Back to Graphic Version | SAMHSA News Home

SAMHSA News - Volume X, No. 3, Summer 2002

Medication-Assisted Treatment: Merging with Mainstream Medicine (Part 1)

Imagine you have a chronic condition such as hypertension and have been taking daily medication under medical care for several years. How would you feel if you had to obtain a limited dose of your medication from an inconveniently located treatment program during restricted hours rather than purchasing a 30-day supply from your pharmacy to take every day at home?

These are the kinds of obstacles that patients in treatment for addiction to heroin and other opiates face every day. Unlike the millions of Americans who have some choice in their doctors and hospitals for treatment of chronic diseases such as heart disease or diabetes, people who suffer from the chronic disease of addiction to heroin or other opiates have had to seek care through specialized, federally regulated treatment programs.

Observed urine testing—in which the patient is watched while providing the sample—is yet another hurdle for opioid treatment program patients who've become medically stable in their recovery process.

However, since May 2001, treatment providers and patients nationwide have been witnessing a sea change in opioid addiction treatment. The U.S. Department of Health and Human Services repealed the Food and Drug Administration (FDA)-enforced regulations for methadone treatment, in place for 30 years, and instituted a SAMHSA-directed system that relies on accreditation of treatment programs. Opioid treatment programs now apply to be accredited by one of four accreditation organizations designated by SAMHSA, and they have greater discretion for individualized patient treatment within the parameters of the accreditation standards.

Because accreditation is standard practice for health care providers in nearly all fields of health care, its use for opioid treatment programs should help addiction treatment begin to look more like other areas of health care and reduce widespread prejudice against patients in addiction treatment.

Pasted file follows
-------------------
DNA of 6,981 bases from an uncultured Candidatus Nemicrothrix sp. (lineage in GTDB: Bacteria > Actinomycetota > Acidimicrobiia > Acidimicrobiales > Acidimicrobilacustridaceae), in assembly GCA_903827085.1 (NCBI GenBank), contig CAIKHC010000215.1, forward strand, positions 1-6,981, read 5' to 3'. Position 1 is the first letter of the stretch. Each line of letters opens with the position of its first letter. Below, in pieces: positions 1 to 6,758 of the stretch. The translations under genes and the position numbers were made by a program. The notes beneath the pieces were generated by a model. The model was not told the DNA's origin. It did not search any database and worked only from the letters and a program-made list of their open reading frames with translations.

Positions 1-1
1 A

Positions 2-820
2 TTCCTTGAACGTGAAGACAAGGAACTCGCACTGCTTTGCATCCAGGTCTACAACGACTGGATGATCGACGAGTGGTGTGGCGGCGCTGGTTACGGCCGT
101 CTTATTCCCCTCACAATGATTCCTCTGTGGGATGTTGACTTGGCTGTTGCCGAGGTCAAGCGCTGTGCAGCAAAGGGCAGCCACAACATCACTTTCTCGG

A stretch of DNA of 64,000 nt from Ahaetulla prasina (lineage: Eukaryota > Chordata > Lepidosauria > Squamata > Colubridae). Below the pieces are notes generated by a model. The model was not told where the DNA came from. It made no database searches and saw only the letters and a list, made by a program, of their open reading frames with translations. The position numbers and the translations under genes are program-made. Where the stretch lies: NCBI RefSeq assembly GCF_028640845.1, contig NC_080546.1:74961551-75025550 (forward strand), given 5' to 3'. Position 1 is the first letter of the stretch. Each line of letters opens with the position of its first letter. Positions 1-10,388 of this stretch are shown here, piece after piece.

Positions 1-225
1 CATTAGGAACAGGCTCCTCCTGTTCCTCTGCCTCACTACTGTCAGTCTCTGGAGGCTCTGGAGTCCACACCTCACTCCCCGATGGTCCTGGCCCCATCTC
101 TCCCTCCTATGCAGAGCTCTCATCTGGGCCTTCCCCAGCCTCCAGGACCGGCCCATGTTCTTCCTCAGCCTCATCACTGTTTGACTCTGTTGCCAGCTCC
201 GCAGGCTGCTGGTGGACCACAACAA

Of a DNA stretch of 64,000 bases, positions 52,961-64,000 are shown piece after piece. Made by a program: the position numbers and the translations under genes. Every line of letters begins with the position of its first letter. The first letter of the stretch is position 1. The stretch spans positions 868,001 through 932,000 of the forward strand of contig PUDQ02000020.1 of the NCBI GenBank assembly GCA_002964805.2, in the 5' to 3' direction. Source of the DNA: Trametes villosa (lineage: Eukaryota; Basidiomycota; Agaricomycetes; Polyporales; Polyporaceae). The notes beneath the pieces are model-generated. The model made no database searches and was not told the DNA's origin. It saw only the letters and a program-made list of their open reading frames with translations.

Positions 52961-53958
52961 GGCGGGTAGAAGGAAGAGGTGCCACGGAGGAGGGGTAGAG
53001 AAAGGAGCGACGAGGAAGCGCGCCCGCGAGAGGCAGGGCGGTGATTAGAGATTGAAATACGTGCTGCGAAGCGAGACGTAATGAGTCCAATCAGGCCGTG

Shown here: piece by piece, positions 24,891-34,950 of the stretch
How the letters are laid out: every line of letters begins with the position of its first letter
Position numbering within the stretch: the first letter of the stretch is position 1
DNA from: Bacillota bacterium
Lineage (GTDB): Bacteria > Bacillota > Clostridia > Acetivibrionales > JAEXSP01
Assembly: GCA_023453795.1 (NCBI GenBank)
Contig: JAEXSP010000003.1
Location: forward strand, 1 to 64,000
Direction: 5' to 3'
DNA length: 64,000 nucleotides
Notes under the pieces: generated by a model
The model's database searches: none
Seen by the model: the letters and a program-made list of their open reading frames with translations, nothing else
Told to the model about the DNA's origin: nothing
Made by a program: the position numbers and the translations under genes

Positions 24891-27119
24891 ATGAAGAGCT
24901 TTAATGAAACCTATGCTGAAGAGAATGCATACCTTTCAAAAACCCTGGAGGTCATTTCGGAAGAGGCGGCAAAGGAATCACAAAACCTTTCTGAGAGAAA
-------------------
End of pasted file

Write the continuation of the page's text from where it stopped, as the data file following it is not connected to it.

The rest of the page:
Mark W. Parrino, M.P.A., president of the American Association for the Treatment of Opioid Dependence, explains some of the misconceptions behind this prejudice. "Some critics of methadone treatment believe that it represents substituting one drug for another. Such critics see no distinction between heroin as an illicit drug and methadone as a medication that is used in conjunction with other treatment services."

Other critics, he says, "include people in recovery from other drugs of abuse, including alcohol. They claim that since they are able to be abstinent without pharmacotherapy, methadone maintenance does not represent a ‘true' state of recovery."

In fact, Mr. Parrino says, "methadone treatment has been rigorously studied for more than 35 years and the results are found to be uniformly positive." He adds, "The changes we're seeing under the new accreditation guidelines from SAMHSA may seem small, but they are nothing short of a revolution."

"The new SAMHSA rule puts the patient first. It gets the Federal Government away from directing medical practice in addiction medicine," says Robert Lubran, M.S., M.P.A., Director of the Division of Pharmacologic Therapies within SAMHSA's Center for Substance Abuse Treatment (CSAT). "Rather than dictating how opiate-addicted patients are to be treated, the regulations have made it clear that medical and clinical treatment professionals should be encouraged to apply their training and expertise in making patient care determinations without undue concern about burdensome Federal restrictions—more like mainstream medical care."

Back to Top

Standards, Not Controls

Under the former system of FDA regulation, methadone maintenance treatment programs were monitored by Federal inspectors to ensure their adherence to rules limiting the amount of methadone given to each patient in a daily dose and rules for detailed record-keeping practices. Monitoring the distribution of a controlled substance—methadone—appeared to be the primary objective.

The new SAMHSA rules, by contrast, shift the direction of Federal oversight to ensuring that more than 1,100 opioid treatment programs across the country are applying the best clinical practices as described in the CSAT accreditation guidelines. The guidelines are based on recommendations from the 1997 National Institutes of Health Consensus Statement on Effective Medical Treatment of Opiate Addiction, the 1995 Institute of Medicine report, Federal Regulation of Methadone Treatment, and the deliberations of a panel of field experts. The accreditation bodies have all adopted new standards for the treatment of opiate addiction that emphasize improving the quality of care through individualized treatment planning, greater medical supervision, and assessment of patient outcomes.

CSAT's accreditation guidelines for optimal care in addiction treatment programs have been translated into measurable standards by accrediting organizations. The standards of care are designed to ensure, for example, that patient care is tailored to individual needs. Arbitrary restrictions—such as ceilings on methadone doses and observation of urine tests—have been removed. And, in the Nation's health care system, patients with the disease of addiction are treated with the same respect afforded patients with other chronic diseases.

Back to Top

Back to Graphic Version

SAMHSA Contracts | SAMHSA's Budget | Employment | Site Map
 SAMHSA Home  Contact the Staff  Accessibility  Privacy Policy  Freedom of Information Act
 Disclaimer  Department of Health and Human Services  The White House  First Gov